According to the report, this growth was spurred in part by declining installed solar photovoltaic (PV) system prices, which fell 20 percent last year on the back of lower component costs, improved installation efficiency, expanded financing options, and a shift toward larger systems nationwide. In addition, the anticipated expiration of the U.S. government’s 1603 Treasury Program, which ended Dec. 31, 2011, drove developers to commission projects before the end of the year.
The report also provides an update on the concentrating solar power (CSP) market. While no new concentrating solar thermal electric capacity was brought online in 2011, a total of 10 concentrating photovoltaic projects came online. The year also saw meaningful construction progress on a number of projects with some capacity expected to come online later in 2012 and a surge in 2013. Today, more than 1,000 MW of CSP are under construction, enough to power 200,000 homes.
As of year-end 2011, cumulative PV capacity in the U.S. reached nearly 4,000 MW and cumulative CSP capacity topped 500 MW. Together this represents enough solar capacity to power nearly a million households.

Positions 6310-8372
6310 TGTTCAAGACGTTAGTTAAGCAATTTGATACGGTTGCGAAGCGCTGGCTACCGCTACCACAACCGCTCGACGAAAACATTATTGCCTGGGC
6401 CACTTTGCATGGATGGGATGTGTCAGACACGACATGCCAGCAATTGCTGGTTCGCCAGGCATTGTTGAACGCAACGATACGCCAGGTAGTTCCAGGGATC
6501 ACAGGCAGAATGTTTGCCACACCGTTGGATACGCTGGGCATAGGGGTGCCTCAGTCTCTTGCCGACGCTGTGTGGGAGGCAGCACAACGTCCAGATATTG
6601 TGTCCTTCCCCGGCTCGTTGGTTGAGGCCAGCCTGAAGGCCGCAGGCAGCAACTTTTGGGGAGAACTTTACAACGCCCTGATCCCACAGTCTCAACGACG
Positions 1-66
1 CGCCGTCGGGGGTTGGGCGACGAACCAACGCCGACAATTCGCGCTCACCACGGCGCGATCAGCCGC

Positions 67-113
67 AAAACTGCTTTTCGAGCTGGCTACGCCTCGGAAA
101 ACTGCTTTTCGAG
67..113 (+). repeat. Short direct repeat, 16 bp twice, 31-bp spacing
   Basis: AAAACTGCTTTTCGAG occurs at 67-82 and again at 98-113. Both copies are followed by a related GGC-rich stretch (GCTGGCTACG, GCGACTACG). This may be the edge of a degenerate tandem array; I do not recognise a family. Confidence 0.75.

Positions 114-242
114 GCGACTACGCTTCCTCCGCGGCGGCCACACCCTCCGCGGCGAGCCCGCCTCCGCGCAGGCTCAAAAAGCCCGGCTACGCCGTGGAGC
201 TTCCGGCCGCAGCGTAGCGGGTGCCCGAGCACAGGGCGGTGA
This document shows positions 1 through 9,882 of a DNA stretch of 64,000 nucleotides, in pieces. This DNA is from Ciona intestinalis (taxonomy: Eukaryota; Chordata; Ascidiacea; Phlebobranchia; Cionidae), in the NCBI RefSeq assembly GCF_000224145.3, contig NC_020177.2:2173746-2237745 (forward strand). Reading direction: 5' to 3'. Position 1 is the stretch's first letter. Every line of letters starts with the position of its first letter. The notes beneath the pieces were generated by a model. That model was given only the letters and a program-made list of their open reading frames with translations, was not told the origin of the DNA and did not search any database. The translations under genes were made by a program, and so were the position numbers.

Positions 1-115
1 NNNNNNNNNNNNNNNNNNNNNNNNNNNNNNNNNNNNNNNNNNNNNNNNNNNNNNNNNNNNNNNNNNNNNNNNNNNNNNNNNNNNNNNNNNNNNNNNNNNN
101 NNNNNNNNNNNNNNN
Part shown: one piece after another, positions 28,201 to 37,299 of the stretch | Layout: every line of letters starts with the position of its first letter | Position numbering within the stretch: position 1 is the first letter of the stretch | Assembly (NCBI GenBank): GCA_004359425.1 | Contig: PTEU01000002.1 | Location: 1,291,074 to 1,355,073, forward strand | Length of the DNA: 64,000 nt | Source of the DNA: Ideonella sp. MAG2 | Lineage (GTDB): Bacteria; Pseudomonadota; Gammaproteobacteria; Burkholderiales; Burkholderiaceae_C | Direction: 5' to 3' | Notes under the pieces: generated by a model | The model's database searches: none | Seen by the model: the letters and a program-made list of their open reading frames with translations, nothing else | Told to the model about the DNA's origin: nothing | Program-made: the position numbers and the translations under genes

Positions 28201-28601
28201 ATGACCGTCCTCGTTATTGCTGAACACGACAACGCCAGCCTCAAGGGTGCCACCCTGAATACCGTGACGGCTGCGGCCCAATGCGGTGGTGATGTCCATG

“In 2011, the market demonstrated why the U.S. is becoming a center of attention for global solar,” said Shayle Kann, managing director of GTM Research’s solar practice. “It was the first year with meaningful volumes of large-scale PV installations; there were 28 individual PV projects over 10 megawatts in 2011, up from only two in 2009. Furthermore, the market continued to diversify nationally; eight states installed more than 50 megawatts of solar each last year, compared to just five in 2010. These are all indicators of a vibrant market.”
For an executive summary or a copy of the complete U.S. Solar Market Insight report, go to www.greentechmedia.com/research/solarinsight.
Publication date: 04/02/2012